Chicago Public Schools has directed school leaders to post signs the district says “makes it clear that our restrooms are open for use to anyone who feels comfortable in that space.”

There are three types of student bathrooms under the new district guidelines, which have drawn criticism from some parents. “Boys+” facilities have stalls and urinals, while “girls+” restrooms just have stalls. Anyone is allowed to use boys+ and girls+ bathrooms. Schools must also offer single-stall restrooms available to any student. Staff continue to have separate restrooms.

The district announced the new signage in a video posted to social media Nov. 27 and on Dec. 3 in a weekly newsletter emailed to families. Camie Pratt, CPS’ chief Title IX officer, is set to answer questions about the signs in an online “Ask the Expert” session scheduled for 4 p.m. Tuesday.

“Posting these temporary paper signs is the initial step we are taking while the district works on a long-term strategy for permanent restroom signage that is gender inclusive,” Pratt wrote in a letter to parents.

CPS representatives say the signage aligns with guidance published in June by the U.S. Department of Education’s Office for Civil Rights affirming the rights of transgender students.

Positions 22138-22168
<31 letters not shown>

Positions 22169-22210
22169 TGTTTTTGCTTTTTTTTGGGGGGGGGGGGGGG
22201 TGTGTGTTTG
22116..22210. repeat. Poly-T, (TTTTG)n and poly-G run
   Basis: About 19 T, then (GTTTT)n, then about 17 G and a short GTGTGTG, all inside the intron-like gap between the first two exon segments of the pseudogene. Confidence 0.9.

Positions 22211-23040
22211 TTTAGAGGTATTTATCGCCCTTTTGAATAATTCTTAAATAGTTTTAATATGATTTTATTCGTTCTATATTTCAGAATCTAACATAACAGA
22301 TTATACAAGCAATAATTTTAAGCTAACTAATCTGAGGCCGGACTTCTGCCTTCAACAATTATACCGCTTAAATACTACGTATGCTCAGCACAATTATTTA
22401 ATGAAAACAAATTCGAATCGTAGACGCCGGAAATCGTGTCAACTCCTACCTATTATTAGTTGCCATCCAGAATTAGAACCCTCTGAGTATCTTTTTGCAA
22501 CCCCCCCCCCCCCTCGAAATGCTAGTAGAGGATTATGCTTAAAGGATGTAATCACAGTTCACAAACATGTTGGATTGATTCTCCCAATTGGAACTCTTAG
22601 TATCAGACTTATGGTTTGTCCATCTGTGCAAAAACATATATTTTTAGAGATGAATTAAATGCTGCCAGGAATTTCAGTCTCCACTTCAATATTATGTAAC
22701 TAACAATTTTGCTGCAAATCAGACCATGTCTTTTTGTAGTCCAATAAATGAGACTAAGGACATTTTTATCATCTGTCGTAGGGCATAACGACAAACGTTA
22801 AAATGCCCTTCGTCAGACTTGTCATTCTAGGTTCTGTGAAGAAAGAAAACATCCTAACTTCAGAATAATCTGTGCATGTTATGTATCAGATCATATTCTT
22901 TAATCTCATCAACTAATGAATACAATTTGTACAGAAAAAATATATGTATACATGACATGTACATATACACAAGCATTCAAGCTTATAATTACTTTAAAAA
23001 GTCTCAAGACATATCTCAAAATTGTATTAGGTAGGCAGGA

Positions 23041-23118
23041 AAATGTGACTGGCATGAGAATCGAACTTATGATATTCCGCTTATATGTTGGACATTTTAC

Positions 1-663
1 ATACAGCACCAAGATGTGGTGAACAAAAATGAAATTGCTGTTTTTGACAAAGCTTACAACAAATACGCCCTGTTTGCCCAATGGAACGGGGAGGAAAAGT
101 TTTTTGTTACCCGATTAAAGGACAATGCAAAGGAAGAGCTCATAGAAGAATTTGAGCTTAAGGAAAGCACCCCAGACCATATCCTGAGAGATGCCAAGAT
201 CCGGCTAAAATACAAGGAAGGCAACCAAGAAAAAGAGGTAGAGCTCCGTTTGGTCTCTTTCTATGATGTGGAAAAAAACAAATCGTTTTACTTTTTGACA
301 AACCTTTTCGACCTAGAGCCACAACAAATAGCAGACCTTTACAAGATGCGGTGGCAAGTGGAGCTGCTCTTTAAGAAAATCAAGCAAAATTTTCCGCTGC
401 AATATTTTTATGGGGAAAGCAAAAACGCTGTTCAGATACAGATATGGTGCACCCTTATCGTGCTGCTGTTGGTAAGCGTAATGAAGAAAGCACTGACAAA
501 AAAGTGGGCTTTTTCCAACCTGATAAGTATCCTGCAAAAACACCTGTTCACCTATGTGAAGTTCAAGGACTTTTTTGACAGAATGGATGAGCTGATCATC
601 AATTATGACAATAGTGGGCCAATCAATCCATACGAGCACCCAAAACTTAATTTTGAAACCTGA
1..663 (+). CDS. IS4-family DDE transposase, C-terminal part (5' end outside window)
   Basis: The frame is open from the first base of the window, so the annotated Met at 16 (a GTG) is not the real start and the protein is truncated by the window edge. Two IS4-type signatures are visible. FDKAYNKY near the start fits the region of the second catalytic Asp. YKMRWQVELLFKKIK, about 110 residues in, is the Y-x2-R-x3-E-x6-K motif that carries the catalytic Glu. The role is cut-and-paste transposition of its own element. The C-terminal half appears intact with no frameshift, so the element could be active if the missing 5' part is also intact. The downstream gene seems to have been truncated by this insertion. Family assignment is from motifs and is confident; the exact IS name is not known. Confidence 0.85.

Because the federal guidance was announced after the district’s annual budget had been set, CPS said, the cost of permanent signage will be part of next year’s budget. School leaders are using their own budgets to cover the cost of printing temporary signs, CPS said. Signs were supposed to be up by Dec. 1.

A petition demanding CPS “rescind this ridiculous and disgusting policy” has garnered more than 2,600 signatures. The petition was circulated by the Chicago Republican Party.

Kelli Denard said she heard about the new signs from that organization and opposes them. “Even though my son and I share a bathroom, we don’t use it while the other is in the bathroom,” said Denard, whose son attends Gwendolyn Brooks College Preparatory Academy in the Roseland neighborhood.

“If CPS is all in on gender equity, then I expect to see signs for the offices where CPS employees work as well, in all of their offices. What’s good for the goose is good for the gander.”

The district indicated there are “men’s+” and “women’s+” signs as well.

CPS says it continues to engage students in policy development on LGBTQ+ protections and supports. A 2019 youth risk behavior survey found about 23% of CPS students identify as LGBTQ.

In her letter to parents, Pratt pointed to a national study that determined about four in 10 transgender students avoid bathrooms at school because they feel unsafe or uncomfortable. In 2016, CPS announced that transgender and gender nonconforming students would be able to use restrooms and locker rooms that match their gender identity.

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